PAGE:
Mr. Justice Peter Kelly was probably in his chambers going over the application from the Office of the Director of Corporate Enforcement (ODCE) for a six month extension to the investigation into Anglo Irish Bank when the truth suddenly dawned on him.
What the hell is going on, he probably thought, this is the 6th application for an extension to this investigation and feck all has happened.
And what about all those other cases that I and other judges have sent to the prosecution authorities with strong evidence of criminal wrongdoing, sometimes with outright admissions of guilt and nothing, absolutely nothing has happened?
Welcome, Justice Kelly, to Public Inquiry. Allow me to explain what’s going on.
In functional democracies serious allegations of white collar crime similar to those made against Anglo Irish Bank are dealt with immediately by the police and courts.
They are not side-lined off into decade’s long tribunals, handed over to virtually powerless agencies like the ODCE or those involved given the option of answering a few polite questions before a completely powerless government committee.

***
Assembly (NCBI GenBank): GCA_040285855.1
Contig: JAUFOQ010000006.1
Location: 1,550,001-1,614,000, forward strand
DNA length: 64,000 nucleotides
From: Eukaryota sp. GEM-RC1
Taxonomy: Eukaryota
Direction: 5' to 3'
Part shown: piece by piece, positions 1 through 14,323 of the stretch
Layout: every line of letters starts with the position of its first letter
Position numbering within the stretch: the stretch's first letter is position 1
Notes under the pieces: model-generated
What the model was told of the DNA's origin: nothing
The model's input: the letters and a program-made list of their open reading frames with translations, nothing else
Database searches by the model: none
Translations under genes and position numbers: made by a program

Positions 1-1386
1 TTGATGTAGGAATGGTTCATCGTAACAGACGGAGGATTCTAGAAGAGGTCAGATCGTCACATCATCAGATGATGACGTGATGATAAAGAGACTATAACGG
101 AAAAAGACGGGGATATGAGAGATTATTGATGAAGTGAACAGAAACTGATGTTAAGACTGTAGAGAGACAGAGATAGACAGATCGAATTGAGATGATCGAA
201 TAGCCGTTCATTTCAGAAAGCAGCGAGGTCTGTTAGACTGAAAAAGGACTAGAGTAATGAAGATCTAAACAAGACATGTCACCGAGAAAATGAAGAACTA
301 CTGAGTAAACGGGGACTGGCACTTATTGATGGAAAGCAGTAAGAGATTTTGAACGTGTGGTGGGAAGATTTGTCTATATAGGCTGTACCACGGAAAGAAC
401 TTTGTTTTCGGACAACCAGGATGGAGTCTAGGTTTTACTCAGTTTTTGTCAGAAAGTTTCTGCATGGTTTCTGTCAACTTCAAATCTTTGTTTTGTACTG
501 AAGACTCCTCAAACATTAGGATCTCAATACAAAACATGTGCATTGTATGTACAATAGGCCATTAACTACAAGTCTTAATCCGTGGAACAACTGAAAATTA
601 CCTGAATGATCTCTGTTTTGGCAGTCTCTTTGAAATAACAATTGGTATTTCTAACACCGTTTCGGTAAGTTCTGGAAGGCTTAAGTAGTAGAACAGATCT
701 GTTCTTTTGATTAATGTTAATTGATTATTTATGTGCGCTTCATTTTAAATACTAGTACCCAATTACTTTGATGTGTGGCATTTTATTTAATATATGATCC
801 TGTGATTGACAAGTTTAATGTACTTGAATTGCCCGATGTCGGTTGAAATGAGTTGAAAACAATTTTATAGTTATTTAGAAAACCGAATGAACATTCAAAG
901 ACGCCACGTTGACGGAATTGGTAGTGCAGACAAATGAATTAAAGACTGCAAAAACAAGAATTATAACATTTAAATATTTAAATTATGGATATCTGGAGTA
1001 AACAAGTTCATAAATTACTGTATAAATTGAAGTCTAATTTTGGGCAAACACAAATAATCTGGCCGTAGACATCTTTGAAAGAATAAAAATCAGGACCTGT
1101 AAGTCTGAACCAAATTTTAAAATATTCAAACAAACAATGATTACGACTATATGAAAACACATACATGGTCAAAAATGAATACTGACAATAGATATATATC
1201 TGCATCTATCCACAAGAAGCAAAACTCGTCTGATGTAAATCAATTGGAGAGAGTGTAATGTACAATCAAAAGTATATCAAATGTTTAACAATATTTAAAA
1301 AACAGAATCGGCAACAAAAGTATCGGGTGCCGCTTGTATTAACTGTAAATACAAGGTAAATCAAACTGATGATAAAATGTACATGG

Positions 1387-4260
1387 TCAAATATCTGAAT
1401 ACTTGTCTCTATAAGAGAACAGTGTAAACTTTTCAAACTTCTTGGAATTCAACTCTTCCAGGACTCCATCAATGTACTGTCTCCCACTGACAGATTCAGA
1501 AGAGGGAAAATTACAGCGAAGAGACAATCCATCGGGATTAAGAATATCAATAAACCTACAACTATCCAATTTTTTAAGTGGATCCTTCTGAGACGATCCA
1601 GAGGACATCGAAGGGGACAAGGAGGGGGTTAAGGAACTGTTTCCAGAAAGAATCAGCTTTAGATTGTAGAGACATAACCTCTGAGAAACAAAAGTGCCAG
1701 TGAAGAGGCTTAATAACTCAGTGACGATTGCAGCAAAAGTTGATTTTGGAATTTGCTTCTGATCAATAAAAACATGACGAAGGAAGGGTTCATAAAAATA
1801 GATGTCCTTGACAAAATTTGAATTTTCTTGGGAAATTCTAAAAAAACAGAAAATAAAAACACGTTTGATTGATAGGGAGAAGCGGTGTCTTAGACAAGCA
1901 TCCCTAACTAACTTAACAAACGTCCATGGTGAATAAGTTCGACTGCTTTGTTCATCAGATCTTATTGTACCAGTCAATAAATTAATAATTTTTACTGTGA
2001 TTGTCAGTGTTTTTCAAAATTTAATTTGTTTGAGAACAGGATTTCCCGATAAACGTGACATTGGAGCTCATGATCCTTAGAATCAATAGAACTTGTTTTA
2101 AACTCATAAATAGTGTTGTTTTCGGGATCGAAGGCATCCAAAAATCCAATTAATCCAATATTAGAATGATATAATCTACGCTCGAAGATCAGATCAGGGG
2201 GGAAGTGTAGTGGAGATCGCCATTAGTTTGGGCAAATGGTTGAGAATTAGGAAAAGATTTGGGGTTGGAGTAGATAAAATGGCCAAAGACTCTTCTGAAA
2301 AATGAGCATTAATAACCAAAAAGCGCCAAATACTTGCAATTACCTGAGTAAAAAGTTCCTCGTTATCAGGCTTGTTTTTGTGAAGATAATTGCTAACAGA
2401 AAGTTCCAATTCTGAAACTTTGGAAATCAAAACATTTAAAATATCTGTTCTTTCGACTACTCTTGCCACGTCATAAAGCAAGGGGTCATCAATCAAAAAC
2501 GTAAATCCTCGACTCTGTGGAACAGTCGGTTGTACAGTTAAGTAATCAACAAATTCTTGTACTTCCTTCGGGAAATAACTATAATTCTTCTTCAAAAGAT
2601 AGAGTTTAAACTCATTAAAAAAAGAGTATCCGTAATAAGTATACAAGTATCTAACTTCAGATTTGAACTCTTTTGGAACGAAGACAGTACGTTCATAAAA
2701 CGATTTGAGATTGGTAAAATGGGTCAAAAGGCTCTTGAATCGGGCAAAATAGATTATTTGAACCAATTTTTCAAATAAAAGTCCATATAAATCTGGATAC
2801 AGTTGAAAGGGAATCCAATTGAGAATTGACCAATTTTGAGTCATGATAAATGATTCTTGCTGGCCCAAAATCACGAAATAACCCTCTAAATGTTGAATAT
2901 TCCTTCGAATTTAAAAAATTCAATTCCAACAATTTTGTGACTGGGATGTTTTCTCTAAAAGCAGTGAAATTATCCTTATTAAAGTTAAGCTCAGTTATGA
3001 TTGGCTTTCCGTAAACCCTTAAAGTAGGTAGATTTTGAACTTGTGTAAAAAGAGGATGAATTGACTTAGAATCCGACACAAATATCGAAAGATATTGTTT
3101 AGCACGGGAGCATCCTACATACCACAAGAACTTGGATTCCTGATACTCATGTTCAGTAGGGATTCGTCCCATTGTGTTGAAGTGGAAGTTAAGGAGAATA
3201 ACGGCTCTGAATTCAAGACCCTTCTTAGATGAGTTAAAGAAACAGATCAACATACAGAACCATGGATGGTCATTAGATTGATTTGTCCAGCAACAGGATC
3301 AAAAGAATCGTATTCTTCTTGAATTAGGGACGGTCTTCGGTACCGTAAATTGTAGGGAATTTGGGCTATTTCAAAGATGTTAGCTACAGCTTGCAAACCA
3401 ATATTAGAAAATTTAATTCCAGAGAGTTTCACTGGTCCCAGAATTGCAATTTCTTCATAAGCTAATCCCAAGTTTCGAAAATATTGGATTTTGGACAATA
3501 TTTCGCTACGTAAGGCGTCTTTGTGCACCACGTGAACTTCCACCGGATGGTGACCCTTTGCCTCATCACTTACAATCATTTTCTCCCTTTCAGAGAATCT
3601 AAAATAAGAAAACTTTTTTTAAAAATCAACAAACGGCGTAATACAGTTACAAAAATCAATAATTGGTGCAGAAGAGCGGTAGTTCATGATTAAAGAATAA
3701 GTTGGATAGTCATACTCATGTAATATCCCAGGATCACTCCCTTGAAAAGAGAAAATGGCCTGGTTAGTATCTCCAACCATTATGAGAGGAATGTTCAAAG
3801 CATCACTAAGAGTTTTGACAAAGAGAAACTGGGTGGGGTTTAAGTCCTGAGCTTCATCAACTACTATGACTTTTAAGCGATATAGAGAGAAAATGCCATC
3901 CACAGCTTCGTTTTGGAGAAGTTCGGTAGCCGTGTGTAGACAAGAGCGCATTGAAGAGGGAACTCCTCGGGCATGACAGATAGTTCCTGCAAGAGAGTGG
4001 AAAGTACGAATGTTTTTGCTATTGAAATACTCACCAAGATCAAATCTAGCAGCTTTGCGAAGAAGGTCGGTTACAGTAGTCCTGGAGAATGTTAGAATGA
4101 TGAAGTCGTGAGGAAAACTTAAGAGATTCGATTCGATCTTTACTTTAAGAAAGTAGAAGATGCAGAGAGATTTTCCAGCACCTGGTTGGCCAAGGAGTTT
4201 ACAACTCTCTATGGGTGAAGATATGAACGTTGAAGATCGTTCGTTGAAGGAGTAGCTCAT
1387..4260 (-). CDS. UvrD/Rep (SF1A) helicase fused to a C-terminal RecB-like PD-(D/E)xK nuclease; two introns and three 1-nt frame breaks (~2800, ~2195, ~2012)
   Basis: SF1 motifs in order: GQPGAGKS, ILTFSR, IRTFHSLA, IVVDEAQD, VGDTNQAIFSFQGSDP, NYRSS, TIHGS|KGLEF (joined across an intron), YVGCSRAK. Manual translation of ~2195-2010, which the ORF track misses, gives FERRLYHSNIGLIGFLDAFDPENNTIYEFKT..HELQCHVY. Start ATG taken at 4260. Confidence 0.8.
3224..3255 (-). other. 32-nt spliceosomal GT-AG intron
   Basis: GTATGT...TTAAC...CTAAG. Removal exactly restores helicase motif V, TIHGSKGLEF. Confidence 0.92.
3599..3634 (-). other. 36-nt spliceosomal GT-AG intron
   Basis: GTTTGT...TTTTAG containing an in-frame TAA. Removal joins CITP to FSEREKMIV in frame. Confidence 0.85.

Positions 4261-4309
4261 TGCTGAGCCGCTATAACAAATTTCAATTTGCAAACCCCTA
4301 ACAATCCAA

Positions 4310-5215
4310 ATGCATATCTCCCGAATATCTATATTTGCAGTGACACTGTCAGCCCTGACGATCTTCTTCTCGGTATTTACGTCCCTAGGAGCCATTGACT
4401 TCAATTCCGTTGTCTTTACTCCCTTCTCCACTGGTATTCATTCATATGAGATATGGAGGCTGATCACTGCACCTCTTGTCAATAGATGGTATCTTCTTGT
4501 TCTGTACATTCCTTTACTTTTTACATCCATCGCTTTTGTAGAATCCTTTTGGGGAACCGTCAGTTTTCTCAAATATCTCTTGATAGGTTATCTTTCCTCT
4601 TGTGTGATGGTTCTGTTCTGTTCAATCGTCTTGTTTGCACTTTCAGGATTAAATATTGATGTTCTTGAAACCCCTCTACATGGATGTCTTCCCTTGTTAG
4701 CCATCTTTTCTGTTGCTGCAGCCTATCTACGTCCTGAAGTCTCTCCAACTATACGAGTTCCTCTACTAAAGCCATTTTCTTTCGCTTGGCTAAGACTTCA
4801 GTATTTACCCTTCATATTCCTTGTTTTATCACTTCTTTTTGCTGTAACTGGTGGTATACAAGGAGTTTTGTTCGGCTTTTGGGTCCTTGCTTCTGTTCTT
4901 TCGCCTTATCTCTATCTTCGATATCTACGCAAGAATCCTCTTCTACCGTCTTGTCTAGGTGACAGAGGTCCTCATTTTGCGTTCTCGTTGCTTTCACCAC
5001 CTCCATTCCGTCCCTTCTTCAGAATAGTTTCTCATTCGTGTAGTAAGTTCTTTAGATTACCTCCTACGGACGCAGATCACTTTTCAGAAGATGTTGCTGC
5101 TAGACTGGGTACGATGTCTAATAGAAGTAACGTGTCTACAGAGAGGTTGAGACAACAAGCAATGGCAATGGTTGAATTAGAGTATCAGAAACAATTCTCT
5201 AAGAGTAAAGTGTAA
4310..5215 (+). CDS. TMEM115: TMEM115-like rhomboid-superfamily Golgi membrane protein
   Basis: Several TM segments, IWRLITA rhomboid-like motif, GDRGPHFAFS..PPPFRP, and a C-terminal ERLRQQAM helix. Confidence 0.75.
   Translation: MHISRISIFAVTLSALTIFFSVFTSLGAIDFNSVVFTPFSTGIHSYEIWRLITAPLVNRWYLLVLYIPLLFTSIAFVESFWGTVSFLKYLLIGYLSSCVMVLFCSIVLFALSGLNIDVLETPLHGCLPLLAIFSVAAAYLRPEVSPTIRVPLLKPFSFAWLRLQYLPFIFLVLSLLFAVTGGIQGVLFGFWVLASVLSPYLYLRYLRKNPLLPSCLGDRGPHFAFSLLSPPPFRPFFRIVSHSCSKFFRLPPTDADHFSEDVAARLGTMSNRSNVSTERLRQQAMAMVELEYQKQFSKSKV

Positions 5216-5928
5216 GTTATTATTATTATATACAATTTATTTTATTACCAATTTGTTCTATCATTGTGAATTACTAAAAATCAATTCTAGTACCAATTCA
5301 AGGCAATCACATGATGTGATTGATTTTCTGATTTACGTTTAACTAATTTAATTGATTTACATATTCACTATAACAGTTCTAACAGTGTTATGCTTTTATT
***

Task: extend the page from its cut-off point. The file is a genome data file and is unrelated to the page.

In dysfunctional democracies like Ireland allegations and suspicions of white collar crime are permanently parked, delayed until they become historical or, in many cases, simply ignored.
The most effective strategy, whether intentional or not, of protecting white collar criminals is delay and it is obvious that this is what is happening in the Anglo Irish Bank case. It is this strategy that has so upset Judge Kelly.
Another very effective strategy is constant but never acted upon assurances that action is being taken to make sure this kind of thing never happens again.
That’s why when I first read about the latest delay in the Anglo case I thought to myself – it won’t be long before some state agency issues a statement assuring everybody that action is being taken.
And sure enough, the very next day, the Financial Regulator issued a statement warning banks that Big Brother is watching, that from now on there was going to be very close supervision of banking activities.
I have been listening to such official drivel since the early 1980s.
How, you may well ask, was the FR able to react so quickly? Well, it’s simple.
The latest ‘get tough’ warning was actually issued last March and, probably, to reassure Judge Kelly and help ODCE get their extension, the same mush was regurgitated.
The bottom line is simple; white collar crime does not (officially) exist in corrupt states.